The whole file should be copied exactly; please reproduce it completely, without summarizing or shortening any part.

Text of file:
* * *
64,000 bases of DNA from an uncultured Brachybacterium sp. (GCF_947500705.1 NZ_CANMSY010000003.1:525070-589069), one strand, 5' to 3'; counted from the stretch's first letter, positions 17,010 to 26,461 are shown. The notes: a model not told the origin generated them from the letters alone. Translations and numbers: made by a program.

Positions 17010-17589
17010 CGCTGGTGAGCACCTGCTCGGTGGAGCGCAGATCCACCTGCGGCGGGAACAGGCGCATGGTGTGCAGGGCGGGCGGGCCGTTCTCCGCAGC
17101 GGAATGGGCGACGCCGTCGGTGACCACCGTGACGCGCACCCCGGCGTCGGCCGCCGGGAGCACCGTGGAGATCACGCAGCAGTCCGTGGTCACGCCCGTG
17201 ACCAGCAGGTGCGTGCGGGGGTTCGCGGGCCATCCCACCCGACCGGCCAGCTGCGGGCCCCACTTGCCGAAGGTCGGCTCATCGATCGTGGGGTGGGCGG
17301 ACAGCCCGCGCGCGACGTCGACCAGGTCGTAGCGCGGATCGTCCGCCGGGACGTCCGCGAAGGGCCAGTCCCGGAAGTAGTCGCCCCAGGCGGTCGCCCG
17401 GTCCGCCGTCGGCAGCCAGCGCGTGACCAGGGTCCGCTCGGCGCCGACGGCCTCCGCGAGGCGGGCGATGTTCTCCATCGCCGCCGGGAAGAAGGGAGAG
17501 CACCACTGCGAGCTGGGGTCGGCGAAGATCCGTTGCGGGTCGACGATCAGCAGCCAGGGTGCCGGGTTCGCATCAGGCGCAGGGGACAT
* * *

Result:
64,000 bases of DNA from an uncultured Brachybacterium sp. (GCF_947500705.1 NZ_CANMSY010000003.1:525070-589069), one strand, 5' to 3'; counted from the stretch's first letter, positions 17,010 to 26,461 are shown. The notes: a model not told the origin generated them from the letters alone. Translations and numbers: made by a program.

Positions 17010-17589
17010 CGCTGGTGAGCACCTGCTCGGTGGAGCGCAGATCCACCTGCGGCGGGAACAGGCGCATGGTGTGCAGGGCGGGCGGGCCGTTCTCCGCAGC
17101 GGAATGGGCGACGCCGTCGGTGACCACCGTGACGCGCACCCCGGCGTCGGCCGCCGGGAGCACCGTGGAGATCACGCAGCAGTCCGTGGTCACGCCCGTG
17201 ACCAGCAGGTGCGTGCGGGGGTTCGCGGGCCATCCCACCCGACCGGCCAGCTGCGGGCCCCACTTGCCGAAGGTCGGCTCATCGATCGTGGGGTGGGCGG
17301 ACAGCCCGCGCGCGACGTCGACCAGGTCGTAGCGCGGATCGTCCGCCGGGACGTCCGCGAAGGGCCAGTCCCGGAAGTAGTCGCCCCAGGCGGTCGCCCG
17401 GTCCGCCGTCGGCAGCCAGCGCGTGACCAGGGTCCGCTCGGCGCCGACGGCCTCCGCGAGGCGGGCGATGTTCTCCATCGCCGCCGGGAAGAAGGGAGAG
17501 CACCACTGCGAGCTGGGGTCGGCGAAGATCCGTTGCGGGTCGACGATCAGCAGCCAGGGTGCCGGGTTCGCATCAGGCGCAGGGGACAT